The need for your organization to control user access to critical data is significant. Further, because of the growing external (e.g. regulatory compliance, laws, etc.) and internal (e.g. board of directors, shareholders, etc.) pressures, your organization can no longer afford to depend on manual and/or error-prone processes. Commensurately, choosing which IAM solution is best for your organization can be daunting, but there is an effective method of helping your team make those crucial decisions.
What Is an IAM Assessment?
Before you take action, deploy precious resources and burn irrecoverable time … develop a plan. A comprehensive IAM assessment will help you do just that. It analyzes your current state of identity and access management, where your strengths and weaknesses lie, and equally importantly, it helps you create an IAM game plan for making your organization’s IAM strong.
A strong IAM assessment will clearly define and prove who, what, where, when and how variables about your identity and access management:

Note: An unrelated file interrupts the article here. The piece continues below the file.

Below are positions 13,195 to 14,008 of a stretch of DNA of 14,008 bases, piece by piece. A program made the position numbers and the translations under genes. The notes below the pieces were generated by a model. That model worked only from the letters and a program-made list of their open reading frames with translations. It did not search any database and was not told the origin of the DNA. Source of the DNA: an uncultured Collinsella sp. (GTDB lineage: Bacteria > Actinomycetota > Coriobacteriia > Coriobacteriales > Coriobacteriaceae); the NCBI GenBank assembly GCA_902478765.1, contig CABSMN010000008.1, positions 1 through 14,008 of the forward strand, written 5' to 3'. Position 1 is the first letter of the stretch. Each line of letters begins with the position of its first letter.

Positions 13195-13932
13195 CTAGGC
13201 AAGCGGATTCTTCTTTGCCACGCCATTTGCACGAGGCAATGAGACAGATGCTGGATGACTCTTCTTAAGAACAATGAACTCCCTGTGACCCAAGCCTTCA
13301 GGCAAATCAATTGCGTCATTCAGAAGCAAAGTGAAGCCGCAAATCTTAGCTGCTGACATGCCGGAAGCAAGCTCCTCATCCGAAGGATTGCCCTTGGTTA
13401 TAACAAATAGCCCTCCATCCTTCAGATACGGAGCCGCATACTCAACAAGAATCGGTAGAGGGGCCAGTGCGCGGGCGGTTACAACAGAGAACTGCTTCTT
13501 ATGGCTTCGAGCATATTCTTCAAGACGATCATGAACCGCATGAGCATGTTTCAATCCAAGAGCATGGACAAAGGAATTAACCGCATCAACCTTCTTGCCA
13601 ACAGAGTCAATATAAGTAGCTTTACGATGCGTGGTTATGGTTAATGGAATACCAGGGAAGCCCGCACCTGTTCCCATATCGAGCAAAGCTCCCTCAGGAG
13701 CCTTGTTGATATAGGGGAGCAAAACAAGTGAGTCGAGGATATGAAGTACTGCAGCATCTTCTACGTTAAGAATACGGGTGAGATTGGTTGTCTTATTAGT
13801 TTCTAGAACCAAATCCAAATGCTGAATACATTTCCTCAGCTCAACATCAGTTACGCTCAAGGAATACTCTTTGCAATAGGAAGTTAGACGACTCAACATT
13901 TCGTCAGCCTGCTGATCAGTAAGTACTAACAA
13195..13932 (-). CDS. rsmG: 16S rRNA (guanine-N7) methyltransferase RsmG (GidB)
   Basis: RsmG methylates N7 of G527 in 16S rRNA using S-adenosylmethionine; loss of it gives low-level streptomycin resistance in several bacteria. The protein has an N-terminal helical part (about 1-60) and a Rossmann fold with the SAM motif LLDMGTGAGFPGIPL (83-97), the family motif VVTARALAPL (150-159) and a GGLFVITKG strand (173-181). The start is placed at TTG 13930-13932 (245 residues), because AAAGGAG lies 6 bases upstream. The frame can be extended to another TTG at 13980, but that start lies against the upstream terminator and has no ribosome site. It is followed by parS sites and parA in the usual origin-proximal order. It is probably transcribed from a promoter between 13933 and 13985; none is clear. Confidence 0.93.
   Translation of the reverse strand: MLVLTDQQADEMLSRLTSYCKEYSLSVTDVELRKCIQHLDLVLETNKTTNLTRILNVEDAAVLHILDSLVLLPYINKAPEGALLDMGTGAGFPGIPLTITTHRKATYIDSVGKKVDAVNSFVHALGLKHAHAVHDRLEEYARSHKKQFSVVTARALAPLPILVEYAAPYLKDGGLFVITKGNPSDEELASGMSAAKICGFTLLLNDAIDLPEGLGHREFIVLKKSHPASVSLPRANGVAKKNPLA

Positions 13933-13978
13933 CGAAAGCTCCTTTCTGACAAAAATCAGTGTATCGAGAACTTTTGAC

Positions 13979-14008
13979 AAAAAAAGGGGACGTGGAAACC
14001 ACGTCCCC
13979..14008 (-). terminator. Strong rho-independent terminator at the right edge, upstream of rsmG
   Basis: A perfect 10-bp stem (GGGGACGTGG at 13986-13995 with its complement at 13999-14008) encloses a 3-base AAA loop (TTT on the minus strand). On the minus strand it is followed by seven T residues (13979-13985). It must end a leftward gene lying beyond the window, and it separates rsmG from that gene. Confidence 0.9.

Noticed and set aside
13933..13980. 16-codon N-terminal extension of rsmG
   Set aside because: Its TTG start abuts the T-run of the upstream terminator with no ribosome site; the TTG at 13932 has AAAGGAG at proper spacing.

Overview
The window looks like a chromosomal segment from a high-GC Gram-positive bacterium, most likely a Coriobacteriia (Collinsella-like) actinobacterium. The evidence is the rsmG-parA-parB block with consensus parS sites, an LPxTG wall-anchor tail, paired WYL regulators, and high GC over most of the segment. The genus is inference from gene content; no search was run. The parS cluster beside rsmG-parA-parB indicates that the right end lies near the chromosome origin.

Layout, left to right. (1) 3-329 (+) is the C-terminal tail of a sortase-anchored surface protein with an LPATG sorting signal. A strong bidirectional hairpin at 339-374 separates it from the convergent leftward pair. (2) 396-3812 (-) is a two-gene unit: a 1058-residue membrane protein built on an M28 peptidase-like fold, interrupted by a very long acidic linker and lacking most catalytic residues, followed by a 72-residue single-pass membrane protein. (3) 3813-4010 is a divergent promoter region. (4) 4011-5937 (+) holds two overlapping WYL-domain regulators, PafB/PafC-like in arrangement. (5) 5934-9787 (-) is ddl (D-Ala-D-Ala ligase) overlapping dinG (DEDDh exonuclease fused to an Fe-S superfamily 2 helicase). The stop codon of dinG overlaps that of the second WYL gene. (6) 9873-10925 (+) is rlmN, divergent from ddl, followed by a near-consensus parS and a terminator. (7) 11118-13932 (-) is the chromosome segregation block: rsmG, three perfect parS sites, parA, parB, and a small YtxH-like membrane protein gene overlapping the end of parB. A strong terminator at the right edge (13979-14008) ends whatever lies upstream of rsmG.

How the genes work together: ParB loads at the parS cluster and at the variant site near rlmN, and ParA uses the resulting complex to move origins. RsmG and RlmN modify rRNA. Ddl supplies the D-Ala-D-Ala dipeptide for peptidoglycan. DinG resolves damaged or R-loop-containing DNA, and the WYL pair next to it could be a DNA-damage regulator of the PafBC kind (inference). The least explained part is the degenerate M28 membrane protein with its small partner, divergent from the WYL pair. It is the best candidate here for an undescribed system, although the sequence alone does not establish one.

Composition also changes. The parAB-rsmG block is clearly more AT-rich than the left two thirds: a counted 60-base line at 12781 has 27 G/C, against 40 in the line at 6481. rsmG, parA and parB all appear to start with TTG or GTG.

Up until recently, “users” used to mean only people. Now, that’s clearly not the case. “Who” can mean a human being or an Internet of Things (IoT) device or application or mobile phone, etc. A strong IAM assessment will track and document all network users, human or not, and which systems they can access — as well as their privileged access levels.
This segment of the assessment examines and documents your assets and user behavioral patterns. It will consider compliance requirements, existing cybersecurity architecture and, of course, current IAM procedures. Any deficiencies and vulnerabilities are only noted and documented at this stage.
Since the COVID-19 pandemic, remote access has grown exponentially. According to McKinsey & Company research:
- 58% of Americans reported having the opportunity to work from home at least one day a week.
- 35% of respondents reported having the option to work from home five days a week.